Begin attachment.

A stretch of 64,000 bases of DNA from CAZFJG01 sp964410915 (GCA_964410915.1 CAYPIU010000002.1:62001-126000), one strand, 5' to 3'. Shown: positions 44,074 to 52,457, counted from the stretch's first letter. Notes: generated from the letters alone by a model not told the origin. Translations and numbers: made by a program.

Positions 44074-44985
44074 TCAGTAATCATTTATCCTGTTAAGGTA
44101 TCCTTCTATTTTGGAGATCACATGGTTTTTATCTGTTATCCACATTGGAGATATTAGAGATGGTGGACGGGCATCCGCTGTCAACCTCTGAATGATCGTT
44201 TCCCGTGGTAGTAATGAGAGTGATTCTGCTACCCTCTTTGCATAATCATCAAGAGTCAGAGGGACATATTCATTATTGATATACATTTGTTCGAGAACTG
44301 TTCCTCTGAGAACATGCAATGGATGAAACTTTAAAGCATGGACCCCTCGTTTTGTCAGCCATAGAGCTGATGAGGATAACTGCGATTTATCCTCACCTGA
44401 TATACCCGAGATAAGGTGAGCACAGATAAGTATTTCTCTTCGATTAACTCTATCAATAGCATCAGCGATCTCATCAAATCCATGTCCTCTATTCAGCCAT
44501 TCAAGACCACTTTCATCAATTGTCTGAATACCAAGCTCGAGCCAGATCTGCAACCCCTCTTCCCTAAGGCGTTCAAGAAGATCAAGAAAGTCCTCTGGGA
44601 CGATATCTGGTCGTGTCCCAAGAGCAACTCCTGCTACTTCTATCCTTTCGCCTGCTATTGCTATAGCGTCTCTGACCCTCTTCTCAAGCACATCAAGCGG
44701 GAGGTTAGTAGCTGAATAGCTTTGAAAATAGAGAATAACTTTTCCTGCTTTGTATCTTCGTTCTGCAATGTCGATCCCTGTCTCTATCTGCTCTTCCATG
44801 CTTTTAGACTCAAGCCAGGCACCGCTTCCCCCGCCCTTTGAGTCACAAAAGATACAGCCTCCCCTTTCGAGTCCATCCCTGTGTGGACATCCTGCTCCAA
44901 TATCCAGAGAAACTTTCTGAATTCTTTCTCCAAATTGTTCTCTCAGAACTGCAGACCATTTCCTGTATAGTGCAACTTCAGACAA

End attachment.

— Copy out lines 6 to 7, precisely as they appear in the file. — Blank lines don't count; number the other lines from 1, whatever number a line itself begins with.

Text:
44301 TTCCTCTGAGAACATGCAATGGATGAAACTTTAAAGCATGGACCCCTCGTTTTGTCAGCCATAGAGCTGATGAGGATAACTGCGATTTATCCTCACCTGA
44401 TATACCCGAGATAAGGTGAGCACAGATAAGTATTTCTCTTCGATTAACTCTATCAATAGCATCAGCGATCTCATCAAATCCATGTCCTCTATTCAGCCAT